Peanuts help maintain vascular health when you eat high-fat meals
Peanuts with a meal benefits blood health
Having peanuts as part of a high-fat meal can prevent potential ill effects of the meal on blood vessel function, according to a study by Pennsylvania State University. Typically after a high-fat meal, vascular function is reduced until the fat (from the meal) is cleared from the blood. In the study, 15 overweight males were randomly given either a peanut meal containing 90 grams of ground peanuts, or a control meal without peanuts that provided similar amounts of energy and macronutrients. Men who had the peanut meal maintained normal vascular function, whereas the high fat-matched control meal impaired vascular function acutely. Vascular dysfunction plays a major role in the development of atherosclerosis and the formation of coronary plaques and lesions that lead to coronary artery disease.
Burst of exercise before a fatty meal works best
A short burst of intensive exercise before eating a high fat meal is best for blood vessel function in young people, finds a new study from the University of Exeter. After consuming a high-fat milkshake, the adolescent subjects who had performed eight minutes of high-intensity cycling before eating maintained blood vessel function after the meal. The subjects who did moderate-intensity exercise needed to work out for about 25 minutes to see the same effect. In addition, high-intensity exercise improved blood vessel function to a level that was superior to moderate-intensity exercise. The researchers say the next step is to move the work beyond healthy adolescents and study those with risk factors for cardiovascular disease, such as obesity and type I diabetes.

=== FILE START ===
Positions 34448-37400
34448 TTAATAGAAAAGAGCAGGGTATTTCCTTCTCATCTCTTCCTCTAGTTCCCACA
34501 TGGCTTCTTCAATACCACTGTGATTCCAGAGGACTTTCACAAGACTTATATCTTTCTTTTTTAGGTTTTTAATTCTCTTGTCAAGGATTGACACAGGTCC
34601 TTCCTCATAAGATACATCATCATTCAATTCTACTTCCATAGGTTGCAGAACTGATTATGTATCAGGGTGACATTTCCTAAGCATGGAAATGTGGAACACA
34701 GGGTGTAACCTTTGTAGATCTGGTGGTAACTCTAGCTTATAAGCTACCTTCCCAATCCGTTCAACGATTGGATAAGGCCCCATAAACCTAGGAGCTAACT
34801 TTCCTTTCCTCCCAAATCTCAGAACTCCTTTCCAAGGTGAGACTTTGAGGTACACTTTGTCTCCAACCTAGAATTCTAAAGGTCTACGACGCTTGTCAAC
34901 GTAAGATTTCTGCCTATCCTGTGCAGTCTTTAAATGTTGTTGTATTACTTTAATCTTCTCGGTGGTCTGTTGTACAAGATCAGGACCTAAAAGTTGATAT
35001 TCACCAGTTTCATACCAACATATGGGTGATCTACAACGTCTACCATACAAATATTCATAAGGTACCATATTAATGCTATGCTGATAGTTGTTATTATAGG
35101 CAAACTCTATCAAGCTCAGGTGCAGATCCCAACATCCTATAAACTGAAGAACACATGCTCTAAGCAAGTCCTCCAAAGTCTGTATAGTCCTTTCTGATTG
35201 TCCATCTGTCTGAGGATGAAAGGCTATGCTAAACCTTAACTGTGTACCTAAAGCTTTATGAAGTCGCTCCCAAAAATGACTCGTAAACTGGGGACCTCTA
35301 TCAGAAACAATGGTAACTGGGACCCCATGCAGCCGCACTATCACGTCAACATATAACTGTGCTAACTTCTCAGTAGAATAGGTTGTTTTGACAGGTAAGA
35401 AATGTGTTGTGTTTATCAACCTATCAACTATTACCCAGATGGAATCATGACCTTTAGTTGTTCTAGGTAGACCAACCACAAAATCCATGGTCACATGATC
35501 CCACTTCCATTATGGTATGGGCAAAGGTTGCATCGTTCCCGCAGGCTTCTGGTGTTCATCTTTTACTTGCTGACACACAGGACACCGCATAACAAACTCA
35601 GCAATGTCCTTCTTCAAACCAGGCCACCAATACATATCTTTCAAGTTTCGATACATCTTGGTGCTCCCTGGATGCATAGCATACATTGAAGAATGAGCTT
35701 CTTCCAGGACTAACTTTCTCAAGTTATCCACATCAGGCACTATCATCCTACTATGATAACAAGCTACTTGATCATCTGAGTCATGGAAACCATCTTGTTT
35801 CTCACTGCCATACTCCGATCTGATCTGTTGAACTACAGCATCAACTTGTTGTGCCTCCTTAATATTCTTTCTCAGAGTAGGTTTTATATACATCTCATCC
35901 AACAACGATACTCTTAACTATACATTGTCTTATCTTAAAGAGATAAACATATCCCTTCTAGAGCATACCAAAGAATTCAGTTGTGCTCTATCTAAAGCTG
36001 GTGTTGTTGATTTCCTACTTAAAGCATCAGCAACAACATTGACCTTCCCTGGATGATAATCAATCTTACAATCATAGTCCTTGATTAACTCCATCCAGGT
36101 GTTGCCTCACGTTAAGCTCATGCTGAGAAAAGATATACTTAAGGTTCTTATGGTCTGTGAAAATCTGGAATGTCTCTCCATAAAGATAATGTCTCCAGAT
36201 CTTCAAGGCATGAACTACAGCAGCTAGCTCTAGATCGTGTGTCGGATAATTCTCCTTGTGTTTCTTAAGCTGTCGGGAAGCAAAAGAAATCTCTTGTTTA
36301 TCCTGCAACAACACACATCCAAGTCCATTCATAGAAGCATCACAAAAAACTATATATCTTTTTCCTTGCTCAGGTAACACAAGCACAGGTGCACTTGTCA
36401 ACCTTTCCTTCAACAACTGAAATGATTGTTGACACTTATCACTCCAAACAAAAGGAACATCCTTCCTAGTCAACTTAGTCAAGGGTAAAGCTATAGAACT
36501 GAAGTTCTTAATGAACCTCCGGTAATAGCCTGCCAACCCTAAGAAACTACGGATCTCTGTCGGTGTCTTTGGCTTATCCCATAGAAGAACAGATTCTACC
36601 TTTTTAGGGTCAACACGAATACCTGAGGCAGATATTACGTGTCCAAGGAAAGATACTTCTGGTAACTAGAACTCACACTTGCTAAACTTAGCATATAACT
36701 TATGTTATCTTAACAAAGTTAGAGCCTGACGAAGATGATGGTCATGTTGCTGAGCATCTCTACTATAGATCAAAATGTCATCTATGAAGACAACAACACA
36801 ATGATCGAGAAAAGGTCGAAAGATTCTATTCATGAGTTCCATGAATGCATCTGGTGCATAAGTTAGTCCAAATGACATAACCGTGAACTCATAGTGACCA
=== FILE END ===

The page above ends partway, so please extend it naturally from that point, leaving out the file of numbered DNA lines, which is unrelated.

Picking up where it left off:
High fitness lowers risk of some cancers in men
Men with a high fitness level in midlife appear to be at lower risk for lung and colorectal cancer, but not prostate cancer, according to a study published online by JAMA Oncology. The study also found that the higher fitness level may also put the men at lower risk of death if they are diagnosed with cancer when they're older. Nearly 14,000 men aged 65 or older were followed for an average 6.5 years. High cardiorespiratory fitness in midlife was associated with a 55 per cent lower risk of lung cancer and a 44 per cent lower risk of colorectal cancer compared to men with low cardiorespiratory fitness. Being fitter in midlife was also linked with a 32 per cent lower risk for cancer death among men who developed lung, colorectal or prostate cancer.